UK launches 5-year antimicrobial resistance action plan

A 20-year vision and five-year action plan for the UK that aims to contain, control and mitigate antimicrobial resistance has been announced.

A 20-year vision and five-year action plan for the UK that aims to contain, control and mitigate antimicrobial resistance has been announced today (24 January 2019) at the World Economic Forum at Davos.

The UK Secretary of State for Health and Social Care, Matt Hancock MP, revealed the government's plan, which aims to control and contain antimicrobial resistance by 2040 and reduce the use of antibiotics in humans and livestock over the next five years. The governments vision statement is underpinned by ambitious long term goals, and clear short term targets on reducing infection, strengthening stewardship, improving surveillance and diagnostics, and boosting research.

The plan sets out targets to:

  • halve healthcare associated Gram-negative blood stream infections
  • reduce the number of specific drug-resistant infections in people by 10% by 2025
  • reduce UK antimicrobial use in humans by 15% by 2024
  • reduce UK antibiotic use in food-producing animals by 25% between 2016 and 2020 and define new objectives by 2021 for 2025
  • be able to report on the percentage of prescriptions supported by a diagnostic test or decision support tool by 2024.

The Society for Applied Microbiology’s President Professor Mark Fielder said:

'Antimicrobial resistance is considered one of this century’s greatest threats to mankind and the UK’s renewed commitment to tackle this issue is deeply welcomed. What is important now is for the global community to step up its actions to manage AMR now and for the future. We need a One Health approach which sees a deep and meaningful collaboration between policymakers, academics, the healthcare, veterinary and agricultural sectors, and most importantly the public. Antimicrobial resistance truly is a global threat and it can only be controlled by an urgent global response'.

SfAM Executive Committee Member Dr Elaine Cloutman-Green also welcomed the initiative telling BBC World News that:

'it is an amazing thing for the UK to have this document that says that we will continue to lead the way, but it is about working with our partners globally to make sure that change happens'.

The government has insisted it will work with the private, academic and public sectors to promote the development of new, priority diagnostics, devices and therapeutics for both animal and human patients. A headline new payment model was also announced, which will to shake up how pharmaceutical companies are paid for drugs used in the UK National Health Service, with the aim of incentivising big pharma to invest more in developing new high priority antimicrobials.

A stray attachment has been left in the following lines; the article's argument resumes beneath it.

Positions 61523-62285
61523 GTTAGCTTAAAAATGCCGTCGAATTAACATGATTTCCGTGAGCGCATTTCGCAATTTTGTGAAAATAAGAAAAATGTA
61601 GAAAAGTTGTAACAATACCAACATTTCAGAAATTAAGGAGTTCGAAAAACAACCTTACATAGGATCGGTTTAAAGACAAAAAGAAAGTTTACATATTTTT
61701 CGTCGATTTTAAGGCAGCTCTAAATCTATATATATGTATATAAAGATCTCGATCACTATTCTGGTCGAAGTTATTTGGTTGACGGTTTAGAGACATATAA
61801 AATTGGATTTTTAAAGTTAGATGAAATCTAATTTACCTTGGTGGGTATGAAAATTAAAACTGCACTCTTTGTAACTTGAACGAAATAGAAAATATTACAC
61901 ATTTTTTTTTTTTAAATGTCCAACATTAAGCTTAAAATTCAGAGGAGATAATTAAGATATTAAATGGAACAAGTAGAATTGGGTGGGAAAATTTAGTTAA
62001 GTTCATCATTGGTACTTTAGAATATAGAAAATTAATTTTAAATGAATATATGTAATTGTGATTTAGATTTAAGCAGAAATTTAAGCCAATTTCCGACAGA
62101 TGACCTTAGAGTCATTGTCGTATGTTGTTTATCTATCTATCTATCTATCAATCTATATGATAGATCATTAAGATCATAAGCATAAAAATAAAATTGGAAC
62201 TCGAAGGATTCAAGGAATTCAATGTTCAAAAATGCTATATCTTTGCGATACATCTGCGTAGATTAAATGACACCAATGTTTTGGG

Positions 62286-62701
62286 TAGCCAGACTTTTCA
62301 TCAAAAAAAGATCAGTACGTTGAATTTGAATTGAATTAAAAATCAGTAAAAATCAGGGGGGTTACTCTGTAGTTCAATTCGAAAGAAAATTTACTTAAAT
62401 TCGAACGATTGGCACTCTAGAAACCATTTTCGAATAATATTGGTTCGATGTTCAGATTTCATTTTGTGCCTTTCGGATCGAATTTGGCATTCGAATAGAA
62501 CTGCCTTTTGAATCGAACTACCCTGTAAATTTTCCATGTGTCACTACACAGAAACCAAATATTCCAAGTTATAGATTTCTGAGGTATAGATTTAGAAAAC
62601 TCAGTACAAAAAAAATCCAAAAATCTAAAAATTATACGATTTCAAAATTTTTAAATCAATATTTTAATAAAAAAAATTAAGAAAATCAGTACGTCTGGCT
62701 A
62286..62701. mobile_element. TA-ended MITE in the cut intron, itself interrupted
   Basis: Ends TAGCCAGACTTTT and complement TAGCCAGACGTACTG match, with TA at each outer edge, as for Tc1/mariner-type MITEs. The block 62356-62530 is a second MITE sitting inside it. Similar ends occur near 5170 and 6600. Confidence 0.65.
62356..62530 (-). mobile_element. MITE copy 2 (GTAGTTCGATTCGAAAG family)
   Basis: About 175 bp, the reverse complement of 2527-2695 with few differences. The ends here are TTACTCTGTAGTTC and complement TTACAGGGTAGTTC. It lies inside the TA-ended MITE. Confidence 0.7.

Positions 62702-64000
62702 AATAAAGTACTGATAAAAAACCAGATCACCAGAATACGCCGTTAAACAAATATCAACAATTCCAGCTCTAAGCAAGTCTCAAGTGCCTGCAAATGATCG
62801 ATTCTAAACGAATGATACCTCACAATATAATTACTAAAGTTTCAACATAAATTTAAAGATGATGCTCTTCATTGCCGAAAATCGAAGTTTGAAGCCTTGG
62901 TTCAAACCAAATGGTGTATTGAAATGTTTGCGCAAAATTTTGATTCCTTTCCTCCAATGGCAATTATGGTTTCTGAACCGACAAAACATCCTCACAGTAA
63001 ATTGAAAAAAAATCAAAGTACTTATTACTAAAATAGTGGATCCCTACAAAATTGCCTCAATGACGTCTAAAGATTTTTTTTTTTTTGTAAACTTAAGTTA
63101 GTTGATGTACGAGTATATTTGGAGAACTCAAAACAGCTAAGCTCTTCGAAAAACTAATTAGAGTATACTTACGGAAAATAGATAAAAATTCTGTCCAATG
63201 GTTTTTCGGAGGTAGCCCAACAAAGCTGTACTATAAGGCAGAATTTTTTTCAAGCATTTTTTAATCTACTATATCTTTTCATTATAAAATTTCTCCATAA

SfAM Fellow Lord Jim O’Neill, who led the government’s Review on Antimicrobial Resistance, said:

‘I am pleased to see a new payment model for antibiotics and I hope to see pharmaceutical companies rise to the challenge’. O’Neill also highlights the need for rapid diagnostics urging a ‘step change in the use of diagnostics to reduce unnecessary use’.

With the rush of research activity on AMR over the past few years, the UK’s new vision and strategy should help to focus efforts on the areas that require most urgent attention. The government’s plan reveals a number of priorities where the microbiology community will make a difference:

  • The government expresses a desire for evidence on the diversity and burden of AMR genes in food and a deeper understanding of resistance in the gut microbiome. The UK government commits to back an infectious intestinal disease (IID) study that gathers population-based data on the gut resistome.
  • Over the next five years the government will support research to improve understanding of the hazards and risks from AMR in the environment. Lists of priority environmental contaminants and their quality standards will also be reviewed.
  • UK Research and Innovation (UKRI), the UK’s main research funder, commits to “develop the scientific capacity needed to support and deliver ongoing high-quality research in infectious disease, prevention and microbiology-related disciplines.

SfAM will continue to make the voice for applied microbiology in discussions with research funders and policymakers. Recognising the need for a united front for science and research, we will continue to collaborate with our close partners in the Learned Society Partnership on Antimicrobial Resistance (LeSPAR).